London Parks Pictures
Hyde Park, St James Park, Green Park
A map of the west half of Hyde Park, known as Kensington Gardens though there are no fences or other indications that it's any different than the east half, apart from containing more tourist attractions, namely Kensington Palace, the Serpentine Gallery, the Albert Memorial and Lady Diana's Memorial Playground. Also see the London
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Hyde Park is a massive 350 acres of greenery, lakes, horse trails, walking and cycling paths, dotted with occasional statues. Family activities range from swimming and boating on lakes, three playgrounds, tennis and paddling in fountains as well as visits to Kensington Palace (below, pay to enter) and the Serpentine Gallery (below, free to enter).
Sunken Garden, Kensington Palace, Kensington Gardens, west Hyde Park.
Kensington Palace was originally a mansion built in 1605 but purchased in 1689 by King William III as a pastoral retreat from the damp and dirt of Whitehall and the nearby Thames River. The redesign was given to Sir Christopher Wren (responsible for St Paul's Cathedral) but he was told to hurry it along so generally added elements such as pavilions and regal entrances rather than doing a full rebuild.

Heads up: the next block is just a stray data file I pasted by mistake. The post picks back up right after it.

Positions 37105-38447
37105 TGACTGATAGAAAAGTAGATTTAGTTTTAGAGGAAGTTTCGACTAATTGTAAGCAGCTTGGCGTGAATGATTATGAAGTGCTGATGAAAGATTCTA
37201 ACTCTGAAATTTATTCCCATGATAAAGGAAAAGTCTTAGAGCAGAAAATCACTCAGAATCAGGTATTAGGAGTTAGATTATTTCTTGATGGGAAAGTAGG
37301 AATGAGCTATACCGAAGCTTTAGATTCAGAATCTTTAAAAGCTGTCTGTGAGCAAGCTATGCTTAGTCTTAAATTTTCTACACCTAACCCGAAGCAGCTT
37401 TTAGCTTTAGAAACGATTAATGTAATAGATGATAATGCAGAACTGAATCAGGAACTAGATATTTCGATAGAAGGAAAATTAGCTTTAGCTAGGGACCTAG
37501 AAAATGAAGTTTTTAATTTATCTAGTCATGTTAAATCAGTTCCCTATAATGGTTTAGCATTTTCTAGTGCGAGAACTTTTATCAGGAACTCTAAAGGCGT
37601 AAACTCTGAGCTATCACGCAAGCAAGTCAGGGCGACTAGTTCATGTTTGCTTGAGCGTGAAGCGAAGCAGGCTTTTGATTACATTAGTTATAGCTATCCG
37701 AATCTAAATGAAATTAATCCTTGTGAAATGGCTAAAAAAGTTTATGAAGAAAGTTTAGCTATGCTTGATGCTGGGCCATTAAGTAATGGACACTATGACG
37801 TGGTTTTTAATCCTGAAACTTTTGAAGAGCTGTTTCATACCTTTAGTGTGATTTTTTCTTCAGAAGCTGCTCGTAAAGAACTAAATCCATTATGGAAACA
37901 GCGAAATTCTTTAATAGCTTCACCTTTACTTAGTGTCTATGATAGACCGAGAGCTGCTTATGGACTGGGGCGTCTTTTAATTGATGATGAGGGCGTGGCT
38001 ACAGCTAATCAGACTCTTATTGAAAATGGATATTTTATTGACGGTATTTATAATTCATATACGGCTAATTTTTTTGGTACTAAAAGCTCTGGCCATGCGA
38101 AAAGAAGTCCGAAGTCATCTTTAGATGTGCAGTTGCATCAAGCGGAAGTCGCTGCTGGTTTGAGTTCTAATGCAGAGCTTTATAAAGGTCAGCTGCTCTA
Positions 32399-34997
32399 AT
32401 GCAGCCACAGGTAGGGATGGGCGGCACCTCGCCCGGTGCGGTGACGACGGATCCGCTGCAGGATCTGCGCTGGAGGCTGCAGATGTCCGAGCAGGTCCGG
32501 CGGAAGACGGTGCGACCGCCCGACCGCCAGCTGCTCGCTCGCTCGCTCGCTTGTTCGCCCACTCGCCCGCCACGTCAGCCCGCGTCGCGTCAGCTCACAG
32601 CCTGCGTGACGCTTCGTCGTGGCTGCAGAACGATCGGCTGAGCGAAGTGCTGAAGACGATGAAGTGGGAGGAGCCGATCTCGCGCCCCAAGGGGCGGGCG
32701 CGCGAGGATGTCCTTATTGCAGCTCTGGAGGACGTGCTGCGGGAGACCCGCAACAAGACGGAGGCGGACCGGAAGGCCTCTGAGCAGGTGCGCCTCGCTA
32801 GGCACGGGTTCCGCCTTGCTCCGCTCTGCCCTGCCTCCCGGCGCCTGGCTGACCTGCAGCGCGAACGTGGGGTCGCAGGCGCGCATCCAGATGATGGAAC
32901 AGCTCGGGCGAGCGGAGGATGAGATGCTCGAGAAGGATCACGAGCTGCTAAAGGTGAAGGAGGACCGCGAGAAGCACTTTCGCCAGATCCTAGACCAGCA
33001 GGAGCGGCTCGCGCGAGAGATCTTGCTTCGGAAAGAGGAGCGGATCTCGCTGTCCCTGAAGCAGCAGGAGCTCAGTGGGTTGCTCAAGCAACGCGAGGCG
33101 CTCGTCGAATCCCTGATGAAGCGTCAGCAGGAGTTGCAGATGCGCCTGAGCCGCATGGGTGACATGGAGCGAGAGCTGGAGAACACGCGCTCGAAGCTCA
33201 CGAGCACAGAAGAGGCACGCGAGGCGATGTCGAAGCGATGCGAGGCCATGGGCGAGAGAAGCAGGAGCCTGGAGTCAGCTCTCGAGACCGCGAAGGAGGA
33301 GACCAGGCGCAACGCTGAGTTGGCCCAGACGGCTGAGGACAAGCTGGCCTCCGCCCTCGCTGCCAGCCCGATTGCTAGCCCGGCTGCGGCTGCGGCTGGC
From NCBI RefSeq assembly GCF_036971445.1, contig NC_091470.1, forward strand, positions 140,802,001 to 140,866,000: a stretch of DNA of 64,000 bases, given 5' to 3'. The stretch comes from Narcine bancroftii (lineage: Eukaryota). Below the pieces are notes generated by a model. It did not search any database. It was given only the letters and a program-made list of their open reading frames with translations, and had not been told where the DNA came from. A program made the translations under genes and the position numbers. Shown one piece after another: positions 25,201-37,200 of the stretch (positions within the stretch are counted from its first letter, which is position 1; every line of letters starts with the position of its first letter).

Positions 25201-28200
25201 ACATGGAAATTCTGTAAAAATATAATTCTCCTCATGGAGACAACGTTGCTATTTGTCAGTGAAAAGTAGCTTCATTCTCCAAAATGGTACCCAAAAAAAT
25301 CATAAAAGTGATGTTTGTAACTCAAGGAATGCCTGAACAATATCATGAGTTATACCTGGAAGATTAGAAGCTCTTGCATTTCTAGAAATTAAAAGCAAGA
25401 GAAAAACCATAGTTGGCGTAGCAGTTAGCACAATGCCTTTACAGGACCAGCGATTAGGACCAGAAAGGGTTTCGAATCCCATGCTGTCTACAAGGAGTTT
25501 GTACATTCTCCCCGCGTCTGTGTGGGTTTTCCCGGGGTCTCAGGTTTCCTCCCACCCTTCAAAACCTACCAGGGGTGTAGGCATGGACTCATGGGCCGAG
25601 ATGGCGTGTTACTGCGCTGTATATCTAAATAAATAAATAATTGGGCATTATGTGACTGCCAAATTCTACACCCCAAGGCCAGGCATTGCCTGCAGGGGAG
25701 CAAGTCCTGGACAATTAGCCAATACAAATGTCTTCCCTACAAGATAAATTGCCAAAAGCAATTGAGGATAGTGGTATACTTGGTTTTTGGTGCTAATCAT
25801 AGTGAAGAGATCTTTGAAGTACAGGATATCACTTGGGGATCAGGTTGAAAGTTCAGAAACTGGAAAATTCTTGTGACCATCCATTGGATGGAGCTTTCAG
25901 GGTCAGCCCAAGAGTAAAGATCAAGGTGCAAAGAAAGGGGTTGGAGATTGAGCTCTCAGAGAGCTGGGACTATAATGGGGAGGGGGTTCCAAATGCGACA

Other members of the royal family to live in and further improve Kensington Palace were
Queen Anne, George I and George II though the latter monarch let the palace fall into disrepair as he mourned the death of his Queen. Victoria was born in the palace but moved to Buckingham Palace when she became Queen. Lady Diana Princess of Wales also called this home.